Social media is one of the biggest discovery points for ecommerce brands, aside from search. If you post content where your audience lives online, you can help them discover your company and build a strong community of brand loyalists.

If you’re doing it right, social media gets them interested in your brand, your website gets them to stick around and move to that next step in the buyer’s journey.

4. Help customers help themselves.

Many ecommerce brands struggle with customer service.

They often have a small team that’s unable to manage large volumes of requests from customers. One way to combat this is by offering helpful resources to current and prospective customers so they can the answers they need quickly.

After running your business for a while, you may notice that you get the same questions repeatedly. This is a clear sign that customers are experiencing friction on your site and need more support. FAQ and knowledge base pages are great ways to address that.

An FAQ section will not only be great for SEO, but also address your visitors’ most pressing questions. A knowledge base will help your customers troubleshoot and solve their issues on their own.

This will also allow your team to focus on addressing more important issues instead of fielding simple requests.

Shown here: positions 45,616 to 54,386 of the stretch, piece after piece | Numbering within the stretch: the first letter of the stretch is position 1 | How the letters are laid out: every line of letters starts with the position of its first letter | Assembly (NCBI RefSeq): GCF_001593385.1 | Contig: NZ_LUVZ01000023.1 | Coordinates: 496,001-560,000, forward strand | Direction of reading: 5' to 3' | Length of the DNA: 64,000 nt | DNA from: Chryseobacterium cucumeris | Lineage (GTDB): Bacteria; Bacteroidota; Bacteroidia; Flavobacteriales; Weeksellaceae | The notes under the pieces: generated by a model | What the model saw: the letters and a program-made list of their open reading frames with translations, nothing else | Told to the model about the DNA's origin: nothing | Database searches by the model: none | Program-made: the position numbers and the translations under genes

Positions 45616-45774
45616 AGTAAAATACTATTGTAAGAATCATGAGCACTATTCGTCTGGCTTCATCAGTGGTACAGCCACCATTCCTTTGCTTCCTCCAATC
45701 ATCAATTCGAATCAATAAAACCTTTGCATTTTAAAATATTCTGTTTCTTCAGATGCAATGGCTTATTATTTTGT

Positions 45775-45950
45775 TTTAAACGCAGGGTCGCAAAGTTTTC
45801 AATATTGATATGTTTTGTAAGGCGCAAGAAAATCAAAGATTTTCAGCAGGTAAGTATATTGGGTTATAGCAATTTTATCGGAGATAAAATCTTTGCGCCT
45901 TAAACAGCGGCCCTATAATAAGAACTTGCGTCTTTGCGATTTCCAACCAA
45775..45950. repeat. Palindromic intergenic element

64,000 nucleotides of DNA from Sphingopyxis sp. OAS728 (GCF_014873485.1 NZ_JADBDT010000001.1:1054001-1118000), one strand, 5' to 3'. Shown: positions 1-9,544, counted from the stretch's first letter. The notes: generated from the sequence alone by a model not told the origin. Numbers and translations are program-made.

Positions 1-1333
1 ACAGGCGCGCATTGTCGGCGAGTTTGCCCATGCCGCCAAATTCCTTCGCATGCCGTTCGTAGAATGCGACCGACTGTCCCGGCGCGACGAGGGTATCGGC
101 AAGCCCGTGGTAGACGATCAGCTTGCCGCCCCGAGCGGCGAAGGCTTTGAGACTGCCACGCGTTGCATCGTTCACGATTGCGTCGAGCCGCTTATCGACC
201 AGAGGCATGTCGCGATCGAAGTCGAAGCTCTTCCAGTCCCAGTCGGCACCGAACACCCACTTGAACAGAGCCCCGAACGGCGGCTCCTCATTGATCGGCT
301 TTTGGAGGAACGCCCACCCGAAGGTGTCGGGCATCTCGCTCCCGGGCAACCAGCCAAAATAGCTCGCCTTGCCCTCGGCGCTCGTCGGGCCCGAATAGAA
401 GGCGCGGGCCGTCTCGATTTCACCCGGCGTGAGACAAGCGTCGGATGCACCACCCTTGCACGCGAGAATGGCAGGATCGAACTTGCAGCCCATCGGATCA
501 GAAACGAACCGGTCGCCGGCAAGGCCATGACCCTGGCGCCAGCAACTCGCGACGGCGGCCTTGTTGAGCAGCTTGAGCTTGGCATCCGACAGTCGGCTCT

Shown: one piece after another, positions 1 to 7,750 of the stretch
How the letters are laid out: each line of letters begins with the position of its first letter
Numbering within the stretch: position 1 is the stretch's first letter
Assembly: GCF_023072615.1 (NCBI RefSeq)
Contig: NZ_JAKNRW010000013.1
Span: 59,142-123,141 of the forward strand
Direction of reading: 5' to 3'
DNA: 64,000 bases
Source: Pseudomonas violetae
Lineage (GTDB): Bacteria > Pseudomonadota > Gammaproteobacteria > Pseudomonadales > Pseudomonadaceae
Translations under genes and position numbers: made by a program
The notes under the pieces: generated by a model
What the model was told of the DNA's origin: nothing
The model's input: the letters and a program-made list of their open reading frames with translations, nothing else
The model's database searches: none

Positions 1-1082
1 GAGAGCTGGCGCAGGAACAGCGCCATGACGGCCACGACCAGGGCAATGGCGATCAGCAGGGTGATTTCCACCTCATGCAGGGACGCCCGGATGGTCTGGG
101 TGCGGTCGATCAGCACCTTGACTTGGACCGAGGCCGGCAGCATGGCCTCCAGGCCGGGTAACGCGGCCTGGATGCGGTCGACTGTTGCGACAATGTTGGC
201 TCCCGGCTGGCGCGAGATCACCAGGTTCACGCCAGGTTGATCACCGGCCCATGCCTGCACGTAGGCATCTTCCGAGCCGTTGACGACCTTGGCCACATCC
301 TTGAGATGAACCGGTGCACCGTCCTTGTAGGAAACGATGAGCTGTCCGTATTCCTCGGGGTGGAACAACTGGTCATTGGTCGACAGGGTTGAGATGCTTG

5. Automate when and where you can.

On the topic of customer service, automation is the name of the game.

There are many ways to automate interactions in a way that leads them further down the buyer’s journey. For instance, you could set up a chatbot that is designed to answer common questions from website visitors.

Automation can also look like:

  • Email workflow after a customer makes a purchase to ask for a product/service review.
  • Ticket creation for a member of your sales team to reach out to a prospect once they visit the pricing page.
  • Unpublishing out-of-stock products and email notification sent to fulfillment team.

If you have a workflow in place, there’s probably a way to automate it.

6. Leverage multi-channel selling.

As an ecommerce business, you want to maximize your reach and be everywhere your audience lives.

You may have some customers who shop directly from your store on your website. However, you may have some who shop exclusively on Amazon or Etsy.

To maximize your earning potential, sell your products on multiple marketplaces, as long as they align with your target audience and product.

How to Start Your Own Business Online

1. Identify a gap in the market and validate your idea.

The best ideas stem from personal experience.

Maybe you experienced friction when completing a task and figured out a way to streamline it. Or perhaps you thought of a product that would make your life 10 times simpler.

Wherever the inspiration comes from, it’s definitely worth exploring.

If you’re having trouble coming up with an idea, try the SCAMPER method for brainstorming:

  • Substitute – If there’s an existing product/service you want to model yours after, perhaps you can substitute some elements to make it unique. Think vegan ice cream.
  • Combine – You also have the option of combining two existing products to make one great one.
  • Adapt – Have a product that you think needs some changes? See how you can adapt it to the times, the audience, or the location.